Again, with my house updating shenanigans I only have a couple of hours a day that I’m allowing myself to work on the plane build.  However, I figure every hour counts and gets me much closer to the finish line!

 

Chapter 19 – 2 hour Break

Since the baggage pods attach to the wings, I think I’ll annotate their build in Chapter 19.

Since I’m back in full on house update mode, I am only allowing myself about 2 hours a day to work on any airplane build related stuff.  Starting in on my first 2 hour mini-build session I decided to get some of the prep work knocked out on the baggage pods.

The first task was to sand the depression all away around the seam down the front of the pylon and the body of each baggage pod.  Below you can see the baggage pod on the left has been sanded while the one on the right has not.

And here’s the bottom side seam sanded as well.  The depression that Gary Hunter created about the seam is deep enough to handle 3 plies of BID.

Here we have both baggage pods’ forward sections sanded about the seams.

I then laid up 3 plies of 2″ wide BID tapes around the seams & inside the depression on one of the baggage pods.

Tomorrow I’ll lay up the 3-ply BID reinforcement layup on the other baggage pod. There’s also a layup that needs to completed on the TE of the pylon, which I will get to over the next couple of days.

 

Chapter 13/18 – Canopy Wrap-up

To wrap up the nose build (so far), canopy build, and fuselage move down to North Carolina, I threw together a video to cover these topics.

I’m hoping this video will help shed some light on some of my build tasks that may not have been as apparent in my description using just pictures and words in my previous blog posts.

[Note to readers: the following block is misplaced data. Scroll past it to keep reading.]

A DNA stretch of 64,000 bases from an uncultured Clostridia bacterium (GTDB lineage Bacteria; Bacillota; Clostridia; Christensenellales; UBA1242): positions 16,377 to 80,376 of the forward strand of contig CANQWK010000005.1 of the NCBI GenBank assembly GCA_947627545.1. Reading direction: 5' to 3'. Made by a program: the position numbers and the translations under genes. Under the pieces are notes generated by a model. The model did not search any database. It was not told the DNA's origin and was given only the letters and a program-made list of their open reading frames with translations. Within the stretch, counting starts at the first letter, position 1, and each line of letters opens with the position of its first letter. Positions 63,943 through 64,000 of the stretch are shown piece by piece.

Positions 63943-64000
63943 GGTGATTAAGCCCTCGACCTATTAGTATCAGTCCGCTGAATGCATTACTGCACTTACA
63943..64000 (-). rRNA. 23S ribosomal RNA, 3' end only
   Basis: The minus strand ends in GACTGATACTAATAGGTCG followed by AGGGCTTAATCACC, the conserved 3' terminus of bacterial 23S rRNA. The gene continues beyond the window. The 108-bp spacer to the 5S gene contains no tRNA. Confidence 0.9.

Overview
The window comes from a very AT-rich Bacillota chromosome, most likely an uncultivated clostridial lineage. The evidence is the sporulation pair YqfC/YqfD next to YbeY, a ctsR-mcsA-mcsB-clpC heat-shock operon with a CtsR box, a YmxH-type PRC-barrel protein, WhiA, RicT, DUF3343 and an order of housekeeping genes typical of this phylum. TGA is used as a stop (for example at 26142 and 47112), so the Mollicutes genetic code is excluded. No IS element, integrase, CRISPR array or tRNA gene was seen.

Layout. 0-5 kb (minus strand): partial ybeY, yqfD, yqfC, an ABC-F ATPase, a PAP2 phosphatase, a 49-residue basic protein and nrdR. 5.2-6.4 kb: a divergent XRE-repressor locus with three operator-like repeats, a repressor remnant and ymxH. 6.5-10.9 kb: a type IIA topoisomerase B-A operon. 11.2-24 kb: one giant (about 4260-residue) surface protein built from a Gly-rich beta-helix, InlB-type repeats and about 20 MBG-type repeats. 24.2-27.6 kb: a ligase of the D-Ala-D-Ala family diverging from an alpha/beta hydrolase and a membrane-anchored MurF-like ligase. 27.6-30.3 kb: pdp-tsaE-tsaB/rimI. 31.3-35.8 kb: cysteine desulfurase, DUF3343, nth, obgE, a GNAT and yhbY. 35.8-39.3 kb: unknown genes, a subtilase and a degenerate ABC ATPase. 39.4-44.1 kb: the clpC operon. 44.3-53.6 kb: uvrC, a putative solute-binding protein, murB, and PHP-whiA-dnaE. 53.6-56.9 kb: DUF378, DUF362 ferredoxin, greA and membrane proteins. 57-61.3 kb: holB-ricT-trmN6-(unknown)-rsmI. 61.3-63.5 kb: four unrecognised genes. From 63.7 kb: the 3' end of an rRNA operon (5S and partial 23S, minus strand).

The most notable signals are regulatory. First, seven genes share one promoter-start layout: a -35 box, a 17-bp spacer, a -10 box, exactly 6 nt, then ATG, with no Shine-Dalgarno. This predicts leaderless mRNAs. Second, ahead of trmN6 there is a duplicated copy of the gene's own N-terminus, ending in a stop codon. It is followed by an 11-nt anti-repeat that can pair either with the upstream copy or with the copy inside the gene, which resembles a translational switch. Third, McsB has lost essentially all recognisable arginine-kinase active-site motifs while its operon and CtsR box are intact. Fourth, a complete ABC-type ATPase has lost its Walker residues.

So, with that, I’ll simply say “Enjoy!”

 

Fuselage in NC!

This morning I finally got around to getting over to the storage unit to put the bird in its new cage for awhile: a 10’x20′ storage unit.

One last trailer shot before I unloaded the fuselage.  I have to say I’m loving the canopy. The fit and geometry is still spot on and it’s simply a treat to open & close the canopy…. and moreover to have a canopy mounted to open & close!!

Since the front rollup doorframe of the storage unit is a few inches narrower than the CS spar width I had to do some angling machinations to get the fuselage into the unit, but it still went in without too much effort.

Having not seen my nose or canopy with the bird in the grazing position, I wanted to get a wide angle grazing shot.

And a closer grazing shot….

And finally a grazing shot with the canopy open.

I have to say it’s a relief to have the fuselage safely down in NC without any incident. Sadly, from here on out over the next month or so my build postings will be fewer and farther apart until I’m relocated down here in NC.

 

Fuselage on Trailer!

Today was about loading up the fuselage on the trailer to haul it down to NC.

I started out by using the Fein saw to cut a notch on each side of the aft nose cover about midpoint where the openings for the canard will be located.  I then spent a few minutes digging out the foam to create a channel from one side to the other.  This channel will be used for transiting tie-downs through the nose.

I then spent a bit of time reconnecting the wiring (with the requisite bit of troubleshooting) for the nose gear system.

I then got to work rolling the fuselage out of the shop and positioning it into place for loading it onto the trailer.

I then wheeled the fuselage into position just on the edge of the trailer ramp, with all 3 wheels positioned so that the fuselage was on the trailer CL.

I then rolled the fuselage up into the trailer and secured it into place.

A few hours and one rainstorm later, I had the fuselage and canopy ready to roll!

With duct tape in all the right positions, I was ready to head off on my trek down to NC.

I’ll be down in NC over the weekend delivering the fuselage to its new home.  When I return my primary focus will be on the house to get it prepped to sell!